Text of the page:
createapp6

We are going to use this custom font programmatically in our project. It is also important to know that we can equally use it in our layout xml file. So let’s go ahead and create a new TextView control in the layout we used previously. Now our layout file looks as shown below.

<RelativeLayout xmlns:android="http://schemas.android.com/apk/res/android"

    xmlns:tools="http://schemas.android.com/tools"

    android:layout_width="match_parent"

    android:layout_height="match_parent"

    tools:context="com.tutorial.nativecustomfont.MainActivity" >

   <TextView

        android:id="@+id/serif"

        android:layout_width="wrap_content"

        android:layout_height="wrap_content"

        android:layout_marginTop="40dp"

        android:layout_centerHorizontal="true"

        android:textSize="18sp"

        android:textStyle="bold"

        android:text="@string/use_fonts"       

        android:typeface="serif" />

     <TextView

        android:id="@+id/monospace"

        android:layout_width="wrap_content"

        android:layout_height="wrap_content"

        android:layout_centerHorizontal="true"

        android:layout_below="@+id/serif"

        android:layout_marginTop="40dp"

        android:textSize="18sp"

        android:textStyle="bold"

        android:text="@string/use_fonts"       

        android:typeface="monospace" />

     <TextView

        android:id="@+id/sans"

        android:layout_width="wrap_content"

        android:layout_height="wrap_content"

        android:layout_centerHorizontal="true"

        android:layout_below="@+id/monospace"

        android:layout_marginTop="40dp"

        android:textSize="20sp"

        android:textStyle="bold"

        android:text="@string/use_fonts"

        android:typeface="sans" />

    <TextView

        android:id="@+id/lato"

        android:layout_width="wrap_content"

        android:layout_height="wrap_content"

        android:layout_centerHorizontal="true"

        android:layout_below="@+id/sans"

        android:layout_marginTop="40dp"

        android:textSize="20sp"

        android:textStyle="bold"

        android:text="@string/use_fonts"/>

</RelativeLayout>

To use this custom font in our new TextView control, we will create an instance of this control in our MainActivity.java file. Thereafter, we will set the Lato font to our control so that any text attached to the control will be display with Lato font. Copy and paste the following code to your MainActivity.java file.

package com.tutorial.nativecustomfont;

import android.support.v7.app.ActionBarActivity;

import android.graphics.Typeface;

import android.os.Bundle;

import android.view.Menu;

import android.view.MenuItem;

import android.widget.TextView;

public class MainActivity extends ActionBarActivity {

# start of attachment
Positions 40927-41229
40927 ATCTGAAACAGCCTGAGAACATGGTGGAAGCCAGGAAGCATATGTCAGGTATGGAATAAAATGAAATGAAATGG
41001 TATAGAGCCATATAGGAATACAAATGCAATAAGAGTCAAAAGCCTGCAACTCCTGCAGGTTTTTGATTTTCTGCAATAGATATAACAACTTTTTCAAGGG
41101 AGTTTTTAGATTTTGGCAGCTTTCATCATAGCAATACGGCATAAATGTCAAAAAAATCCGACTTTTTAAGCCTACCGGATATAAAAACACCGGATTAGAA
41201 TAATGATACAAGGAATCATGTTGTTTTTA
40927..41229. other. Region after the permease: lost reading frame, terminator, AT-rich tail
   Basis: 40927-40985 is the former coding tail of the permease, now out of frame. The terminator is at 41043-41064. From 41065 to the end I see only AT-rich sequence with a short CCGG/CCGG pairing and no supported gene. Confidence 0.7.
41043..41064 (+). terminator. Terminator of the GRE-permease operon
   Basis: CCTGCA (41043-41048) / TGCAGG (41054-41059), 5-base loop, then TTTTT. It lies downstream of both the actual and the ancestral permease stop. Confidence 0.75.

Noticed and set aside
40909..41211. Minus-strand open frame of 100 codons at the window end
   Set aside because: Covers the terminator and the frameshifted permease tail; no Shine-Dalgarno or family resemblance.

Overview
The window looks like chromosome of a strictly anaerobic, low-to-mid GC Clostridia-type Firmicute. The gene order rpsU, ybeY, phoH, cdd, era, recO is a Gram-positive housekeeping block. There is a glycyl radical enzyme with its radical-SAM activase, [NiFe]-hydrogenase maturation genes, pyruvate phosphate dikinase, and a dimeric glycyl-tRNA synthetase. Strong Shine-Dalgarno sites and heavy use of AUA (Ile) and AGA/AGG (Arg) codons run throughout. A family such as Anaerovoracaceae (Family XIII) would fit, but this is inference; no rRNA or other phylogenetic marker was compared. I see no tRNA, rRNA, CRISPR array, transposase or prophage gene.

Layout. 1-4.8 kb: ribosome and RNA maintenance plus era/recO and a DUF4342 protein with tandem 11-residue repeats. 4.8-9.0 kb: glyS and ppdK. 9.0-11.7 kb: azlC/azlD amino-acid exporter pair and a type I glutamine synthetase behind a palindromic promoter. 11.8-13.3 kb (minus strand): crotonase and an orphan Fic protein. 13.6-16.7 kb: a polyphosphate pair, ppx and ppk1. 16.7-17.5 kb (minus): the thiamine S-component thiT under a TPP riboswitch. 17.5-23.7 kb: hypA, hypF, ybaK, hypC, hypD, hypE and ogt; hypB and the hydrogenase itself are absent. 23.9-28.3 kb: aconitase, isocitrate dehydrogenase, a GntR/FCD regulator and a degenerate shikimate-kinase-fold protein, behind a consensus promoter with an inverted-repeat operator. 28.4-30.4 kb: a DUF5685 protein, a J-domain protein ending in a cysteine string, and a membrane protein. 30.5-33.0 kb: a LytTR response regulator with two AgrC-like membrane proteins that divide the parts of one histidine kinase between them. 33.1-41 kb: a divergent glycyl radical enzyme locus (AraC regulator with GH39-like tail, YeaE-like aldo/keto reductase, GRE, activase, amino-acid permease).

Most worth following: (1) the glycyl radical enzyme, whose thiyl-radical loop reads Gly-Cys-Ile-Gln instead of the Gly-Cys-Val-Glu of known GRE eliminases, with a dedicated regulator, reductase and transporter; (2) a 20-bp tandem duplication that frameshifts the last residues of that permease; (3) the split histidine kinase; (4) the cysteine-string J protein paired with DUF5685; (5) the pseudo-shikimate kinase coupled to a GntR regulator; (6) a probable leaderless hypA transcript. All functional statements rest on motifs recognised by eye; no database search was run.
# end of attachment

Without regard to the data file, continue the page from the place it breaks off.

@Override

                protected void onCreate(Bundle savedInstanceState) {

                                super.onCreate(savedInstanceState);

                                setContentView(R.layout.activity_main);

                                TextView latoFontText = (TextView)findViewById(R.id.lato);

                                Typeface custom_font = Typeface.createFromAsset(getAssets(), "fonts/Lato.ttf");

                                latoFontText.setTypeface(custom_font);

                }

                @Override

                public boolean onCreateOptionsMenu(Menu menu) {

                                // Inflate the menu; this adds items to the action bar if it is present.

                                getMenuInflater().inflate(R.menu.main, menu);

                                return true;

                }

                @Override

                public boolean onOptionsItemSelected(MenuItem item) {

                                // Handle action bar item clicks here. The action bar will

                                // automatically handle clicks on the Home/Up button, so long

                                // as you specify a parent activity in AndroidManifest.xml.

                                int id = item.getItemId();

                                if (id == R.id.action_settings) {

                                                return true;

                                }

                                return super.onOptionsItemSelected(item);

                }

}

If you run your program now you will see all the fonts in action. This is how they all look on my device.

Screenshoot

You can download the source code for this tutorial and use. Please kindly use our comment box below to ask any question you have.